Mid-December 1966, a few days before Christmas, Chiba Sensei visited the patron of YMCA hostel to see if there might be a room available for him and his wife. The patron said yes and gave him special permission to have Mrs Chiba with him, which was against their male only policy. When they left their house Chiba Sensei thanked the couple for their generosity over the last three months and presented them with a camera he had bought in Japan as a thank you. The room at the YMCA was much better, having central heating and unlimited hot water. Meals were served every day morning and evening, except Sunday and holidays. Chiba Sensei's asthma soon disappeared. The other residents were college students from Asia, Africa, and the Middle East and Chiba Sensei spent much time with them to improve his English and was inspired by their hopes to participate in the future development of their various countries. On 30 December 1966 Chiba Sensei taught his last class of the year at the Monkwearmouth College, the bus ride was roughly 20 minutes long but he decided to walk so he could buy some bread and a Guinness for him and his wife's first New Year's Eve in England.[9]


On the 14 December 1967 Chiba Sensei left Newcastle Station on the 11:55 train bound for London to relocate. Three notable individuals had appeared to see him off: Mr Logan's secretary, Mr Myers of Sunderland, who had acted as his personal assistant during his stay, and his student Mr P Butler. The move represented a certain freedom for Chiba Sensei, since it was an escape from the tangled political situation of Aikido in Britain and the power struggle. As preparation Chiba Sensei had discarded his belongings, save his weapons, a few books, and a heavy sheepskin coat. When he arrived he met with Mr Iyengar and George Stavrou at King's Cross Station who had invited him from the North.[8]

Soon after arrival Chiba Sensei started teaching at Busen Dojo in King's Cross, the old Judo dojo where Kenshiro Abbe had started. There were approximately twenty students practicing, most of which were associated with George Stavrou. When the mats Mr Iyengar had ordered arrived the dojo moved to a new location Seven Sisters Road in Finchley, London. The new space was a community hall rented for two nights a week until they were able to find a better and more suitable location in the Greater London Sports Club in Chiswick where they had semi-permanently laid down the tatami mats. In 1972 the dojo relocated once more into a large Church hall in Earl's Court[10] with a better atmosphere for a dojo and remained there until Chiba Sensei left for Japan in 1976. It was during this period that Chiba Sensei began the first kenshusei program that incorporated Aikido, weapons, iaido, and Zazen.[8]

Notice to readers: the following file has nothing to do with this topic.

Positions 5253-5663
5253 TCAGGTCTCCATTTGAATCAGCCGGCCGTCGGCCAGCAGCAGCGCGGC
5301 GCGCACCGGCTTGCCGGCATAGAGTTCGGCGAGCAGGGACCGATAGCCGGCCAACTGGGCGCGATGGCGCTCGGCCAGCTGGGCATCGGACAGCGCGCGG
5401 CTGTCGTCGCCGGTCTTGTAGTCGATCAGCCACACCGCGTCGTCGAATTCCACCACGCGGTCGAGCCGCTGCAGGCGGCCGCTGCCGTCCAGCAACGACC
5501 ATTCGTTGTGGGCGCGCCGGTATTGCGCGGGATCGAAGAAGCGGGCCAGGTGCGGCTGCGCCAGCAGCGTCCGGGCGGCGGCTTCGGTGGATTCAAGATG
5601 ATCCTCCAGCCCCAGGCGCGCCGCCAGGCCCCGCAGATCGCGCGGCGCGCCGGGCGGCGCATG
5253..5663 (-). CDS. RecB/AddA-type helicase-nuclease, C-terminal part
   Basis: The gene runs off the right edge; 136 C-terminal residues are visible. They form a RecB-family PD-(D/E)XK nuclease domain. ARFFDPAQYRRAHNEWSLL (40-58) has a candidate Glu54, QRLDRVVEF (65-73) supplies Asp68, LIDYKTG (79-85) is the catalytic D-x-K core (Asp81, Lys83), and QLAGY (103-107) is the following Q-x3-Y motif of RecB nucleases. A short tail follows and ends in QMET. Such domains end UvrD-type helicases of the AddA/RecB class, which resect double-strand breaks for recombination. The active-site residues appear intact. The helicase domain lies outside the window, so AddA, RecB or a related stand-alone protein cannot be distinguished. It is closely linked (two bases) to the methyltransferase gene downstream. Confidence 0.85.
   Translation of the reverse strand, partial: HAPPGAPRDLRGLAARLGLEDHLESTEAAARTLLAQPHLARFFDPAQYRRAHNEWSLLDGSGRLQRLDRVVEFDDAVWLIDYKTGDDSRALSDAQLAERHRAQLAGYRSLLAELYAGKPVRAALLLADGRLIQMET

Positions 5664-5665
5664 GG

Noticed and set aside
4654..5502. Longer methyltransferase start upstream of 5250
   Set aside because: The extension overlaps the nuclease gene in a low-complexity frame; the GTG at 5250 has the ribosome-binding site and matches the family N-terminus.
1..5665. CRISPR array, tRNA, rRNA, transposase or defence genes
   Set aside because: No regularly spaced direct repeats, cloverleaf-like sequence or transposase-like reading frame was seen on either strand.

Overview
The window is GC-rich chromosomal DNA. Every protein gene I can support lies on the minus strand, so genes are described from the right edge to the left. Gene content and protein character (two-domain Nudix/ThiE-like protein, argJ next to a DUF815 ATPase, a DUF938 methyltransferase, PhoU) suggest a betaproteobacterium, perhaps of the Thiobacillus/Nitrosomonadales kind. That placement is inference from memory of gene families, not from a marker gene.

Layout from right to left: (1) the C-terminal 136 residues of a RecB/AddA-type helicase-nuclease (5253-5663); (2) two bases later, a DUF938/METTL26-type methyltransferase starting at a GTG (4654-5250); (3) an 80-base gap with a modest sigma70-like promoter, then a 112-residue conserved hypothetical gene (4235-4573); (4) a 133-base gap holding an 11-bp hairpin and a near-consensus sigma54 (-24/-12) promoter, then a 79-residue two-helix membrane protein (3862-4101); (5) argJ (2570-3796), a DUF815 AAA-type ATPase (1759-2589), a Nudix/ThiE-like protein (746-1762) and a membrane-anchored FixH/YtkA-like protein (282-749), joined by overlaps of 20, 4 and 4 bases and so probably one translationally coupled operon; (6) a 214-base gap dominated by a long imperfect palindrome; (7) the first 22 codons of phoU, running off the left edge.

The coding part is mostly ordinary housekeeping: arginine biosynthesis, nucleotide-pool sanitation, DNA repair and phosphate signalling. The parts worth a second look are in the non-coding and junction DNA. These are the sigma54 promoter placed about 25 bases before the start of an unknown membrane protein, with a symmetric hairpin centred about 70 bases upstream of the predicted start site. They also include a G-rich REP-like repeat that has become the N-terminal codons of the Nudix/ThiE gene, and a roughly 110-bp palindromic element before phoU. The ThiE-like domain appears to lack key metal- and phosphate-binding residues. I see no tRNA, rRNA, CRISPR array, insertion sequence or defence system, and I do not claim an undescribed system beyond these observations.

Chiba Sensei also formed the Aikikai of Great Britain (AGB) which grew steadily and expanded into several major cities in the UK, namely Birmingham, Leicester, Sunderland, Durham, Manchester, Liverpool, Cardiff, and Glasgow. In the early 1970s Chiba Sensei had a serious commitment to development of Aikido in Europe through the European Aikido Cultural Association (ACEA), the representative organization recognized by Hombu Dojo in Europe. He managed to reestablish his relationship with Tada Sensei, who was teaching in Italy, and joined his annual International Summer Course held at Lake Grada in Northern Italy near Verona. All activities combined he was traveling somewhere in the UK or the European continent nearly every weekend of the year.[8]

in 1975 Kisshomaru Ueshiba conducted a tour of the UK, Spain, France, Belgium, Luxembourg, Holland, Germany, Switzerland, and Monaco. It was while Nidai Doshu was in Madrid that the International Aikido Federation (IAF) was formed, and the first congress of the IAF was scheduled to be held in Tokyo in May 1976. During that interval with strong recommendation from the directing committee of the ACEA Chiba Sensei was nominated to be the first secretary of the International Affairs for Hombu Dojo.[8]

Return to Japan[edit]

In addition to his duties within the Aikikai after returning to Japan, Chiba also began serious study of Musō Shinden-ryū iaido under Takeshi Mitsuzuka. There was a time he lived in the Ichikukai Dojo where he practiced Zen, Misogi, and received his Zen-Buddhist name Taiwa which stands first in T.K. Chiba.

United States[edit]

Chiba Sensei moved to San Diego, California in 1981 on an invitation from the United States Aikido Federation and formed the San Diego Aikikai. Under Chiba Sensei's direction, San Diego Aikikai served as the headquarters for the Western Region of the United States Aikido Federation (later Birankai North America), an organization directly affiliated and recognized by Aikido World Headquarters (Hombu Dojo)] in Tokyo, Japan. For the next twenty-seven years Chiba continued to work diligently to promote aikido worldwide by teaching numerous seminars and by creating a rigorous teacher training program for his own students. In 2008, after 50 years in Aikido, Chiba retired from active teaching.